During a work session on April 23, the Westmoreland Planning Commission reviewed applications for remedial action brought by a group of Stratford Harbour waterfront home owners. The Monument Drive properties are but a short distance upstream of the yard from which a woman in September 2010 sustained severe injuries when the land at the

Read more: Commission to address dangers of eroding cliffs in Stratford Harbour subdivision

Sewer project the subject of Earth Day celebration

After at least five years of consideration and delays, the $7,300,000-plus Drum Bay, Tidwells and Glebe Harbor sewer project is well on the way to becoming a reality for 2,465 wastewater collection service customers. A letter of conditions addressed to Westmoreland County Administrator Norm Risavi on March 27 announced Rural Development’s intention to fund the project.

On April 20 prospective customers gathered at the Glebe Harbor subdivision club house to hear from United States Department of Agriculture Rural Utilities Service Administrator Jonathan Adelstein, who characterized the initiative as an Earth Day partnership between Westmoreland County, the Commonwealth of Virginia and the federal government.
“Support for infrastructure projects like these helps the environment, improves the lives of rural residents and ensures

Read more: Sewer project the subject of Earth Day celebration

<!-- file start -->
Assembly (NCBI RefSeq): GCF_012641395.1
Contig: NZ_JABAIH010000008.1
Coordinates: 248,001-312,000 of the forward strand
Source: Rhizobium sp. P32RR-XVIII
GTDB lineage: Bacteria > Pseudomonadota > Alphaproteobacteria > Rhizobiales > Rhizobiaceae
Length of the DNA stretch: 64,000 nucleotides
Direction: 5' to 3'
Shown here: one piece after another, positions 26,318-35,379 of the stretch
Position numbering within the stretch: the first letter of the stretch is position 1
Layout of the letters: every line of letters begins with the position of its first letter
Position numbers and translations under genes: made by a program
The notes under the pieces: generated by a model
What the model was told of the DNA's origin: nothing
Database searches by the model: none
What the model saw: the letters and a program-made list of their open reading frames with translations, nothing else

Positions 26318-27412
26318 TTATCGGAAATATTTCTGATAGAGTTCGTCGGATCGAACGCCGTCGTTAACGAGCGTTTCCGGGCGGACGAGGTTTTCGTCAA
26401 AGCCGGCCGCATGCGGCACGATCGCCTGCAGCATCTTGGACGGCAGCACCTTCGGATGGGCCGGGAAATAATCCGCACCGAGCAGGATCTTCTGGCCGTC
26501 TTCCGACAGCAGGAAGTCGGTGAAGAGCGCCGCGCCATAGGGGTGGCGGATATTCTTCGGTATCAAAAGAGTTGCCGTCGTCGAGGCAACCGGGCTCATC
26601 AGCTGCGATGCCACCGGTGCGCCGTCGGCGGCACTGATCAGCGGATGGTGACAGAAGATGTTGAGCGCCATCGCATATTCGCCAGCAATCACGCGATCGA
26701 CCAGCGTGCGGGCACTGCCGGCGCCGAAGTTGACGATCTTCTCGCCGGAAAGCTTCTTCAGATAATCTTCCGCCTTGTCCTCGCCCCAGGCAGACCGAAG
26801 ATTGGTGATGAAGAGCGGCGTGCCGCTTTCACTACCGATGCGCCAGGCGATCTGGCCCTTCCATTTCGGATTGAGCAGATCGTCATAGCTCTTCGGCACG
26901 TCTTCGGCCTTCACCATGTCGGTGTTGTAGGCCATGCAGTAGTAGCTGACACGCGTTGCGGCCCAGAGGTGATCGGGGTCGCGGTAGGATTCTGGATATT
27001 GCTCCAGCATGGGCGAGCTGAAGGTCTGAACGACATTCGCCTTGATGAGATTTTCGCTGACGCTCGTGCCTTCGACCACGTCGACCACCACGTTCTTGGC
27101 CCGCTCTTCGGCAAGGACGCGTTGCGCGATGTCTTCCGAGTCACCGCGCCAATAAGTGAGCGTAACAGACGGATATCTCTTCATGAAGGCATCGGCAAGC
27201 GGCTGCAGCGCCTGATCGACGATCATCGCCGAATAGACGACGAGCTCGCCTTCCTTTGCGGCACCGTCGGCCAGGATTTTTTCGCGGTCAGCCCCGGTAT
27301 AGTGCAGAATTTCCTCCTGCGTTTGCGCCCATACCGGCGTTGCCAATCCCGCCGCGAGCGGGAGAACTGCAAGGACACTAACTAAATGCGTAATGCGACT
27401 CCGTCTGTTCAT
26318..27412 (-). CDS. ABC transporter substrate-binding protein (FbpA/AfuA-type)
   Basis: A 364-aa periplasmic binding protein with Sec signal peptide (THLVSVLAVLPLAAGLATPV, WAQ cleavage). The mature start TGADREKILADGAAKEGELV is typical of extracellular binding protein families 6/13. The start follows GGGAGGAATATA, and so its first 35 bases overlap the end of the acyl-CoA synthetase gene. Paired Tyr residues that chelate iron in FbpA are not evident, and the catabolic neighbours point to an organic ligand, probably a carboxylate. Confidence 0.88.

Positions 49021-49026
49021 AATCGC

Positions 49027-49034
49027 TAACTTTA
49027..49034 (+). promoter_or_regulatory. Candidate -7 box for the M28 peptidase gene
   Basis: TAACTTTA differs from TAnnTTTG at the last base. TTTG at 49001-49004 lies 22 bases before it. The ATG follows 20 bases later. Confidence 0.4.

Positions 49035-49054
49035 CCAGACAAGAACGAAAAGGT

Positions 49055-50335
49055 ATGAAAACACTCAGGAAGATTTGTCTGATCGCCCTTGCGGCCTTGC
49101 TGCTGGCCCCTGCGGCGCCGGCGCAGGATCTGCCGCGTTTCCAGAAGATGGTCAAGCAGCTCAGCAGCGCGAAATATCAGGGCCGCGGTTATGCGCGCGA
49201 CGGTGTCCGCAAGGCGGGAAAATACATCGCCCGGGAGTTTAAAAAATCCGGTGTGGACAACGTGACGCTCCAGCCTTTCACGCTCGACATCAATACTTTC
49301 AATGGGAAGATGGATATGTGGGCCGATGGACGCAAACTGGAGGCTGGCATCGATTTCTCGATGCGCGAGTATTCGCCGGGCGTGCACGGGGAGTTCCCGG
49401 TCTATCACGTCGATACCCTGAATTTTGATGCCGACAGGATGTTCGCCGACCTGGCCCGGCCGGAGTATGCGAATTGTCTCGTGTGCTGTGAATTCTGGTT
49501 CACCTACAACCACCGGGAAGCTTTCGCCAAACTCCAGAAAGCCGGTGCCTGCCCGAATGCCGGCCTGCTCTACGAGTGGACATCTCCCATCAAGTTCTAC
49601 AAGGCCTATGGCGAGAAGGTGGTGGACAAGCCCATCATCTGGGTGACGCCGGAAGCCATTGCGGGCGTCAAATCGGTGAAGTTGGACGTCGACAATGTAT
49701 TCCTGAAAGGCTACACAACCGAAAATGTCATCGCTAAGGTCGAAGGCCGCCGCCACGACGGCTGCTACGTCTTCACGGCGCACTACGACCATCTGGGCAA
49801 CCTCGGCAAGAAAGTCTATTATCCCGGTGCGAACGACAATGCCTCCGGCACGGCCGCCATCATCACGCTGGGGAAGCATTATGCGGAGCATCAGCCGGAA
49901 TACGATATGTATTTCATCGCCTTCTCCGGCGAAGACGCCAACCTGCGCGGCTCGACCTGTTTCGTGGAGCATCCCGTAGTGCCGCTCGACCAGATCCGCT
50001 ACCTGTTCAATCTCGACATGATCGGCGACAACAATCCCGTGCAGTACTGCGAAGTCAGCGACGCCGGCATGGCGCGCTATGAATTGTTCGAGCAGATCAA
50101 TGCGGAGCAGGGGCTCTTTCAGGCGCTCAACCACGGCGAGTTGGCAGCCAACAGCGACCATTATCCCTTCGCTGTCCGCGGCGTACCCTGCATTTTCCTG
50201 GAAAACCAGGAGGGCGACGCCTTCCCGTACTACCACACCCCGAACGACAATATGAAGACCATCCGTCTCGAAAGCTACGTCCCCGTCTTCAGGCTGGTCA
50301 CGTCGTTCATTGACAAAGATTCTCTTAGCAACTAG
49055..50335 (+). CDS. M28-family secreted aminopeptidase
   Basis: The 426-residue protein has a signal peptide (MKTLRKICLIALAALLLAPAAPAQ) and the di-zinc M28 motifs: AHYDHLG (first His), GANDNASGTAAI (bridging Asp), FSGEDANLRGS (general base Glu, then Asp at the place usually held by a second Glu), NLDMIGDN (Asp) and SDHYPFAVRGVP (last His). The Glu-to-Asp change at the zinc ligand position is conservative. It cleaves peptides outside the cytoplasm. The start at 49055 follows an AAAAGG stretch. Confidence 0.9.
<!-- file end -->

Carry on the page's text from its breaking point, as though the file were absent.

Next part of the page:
Westmoreland to resume budget deliberations

As this edition of The Journal goes to press, state lawmakers are gathering in Richmond for a vote on the latest budget compromise. Despite the Westmoreland County School Board’s official adoption of a 2012-2013 budget, county government efforts to formulate a budget were severely hampered by the locality’s inability to accurately project state levels of support. In the event of state revenue shortfalls, localities would be expected to raise additional revenues in order to support unfunded mandates.

The question of a budget work session schedule was addressed when the Westmoreland Supervisors met on April 9. Board Chairman Darryl Fisher addressed considerations that made it impossible for local budget efforts to proceed.

“There are some who want us to rush in and put something together,” Fisher commented.

“That’s difficult when all we have are fluid figures. That kind of haste is how you wind up with fictitious fund

Read more: Westmoreland to resume budget deliberations

Meth convictions continue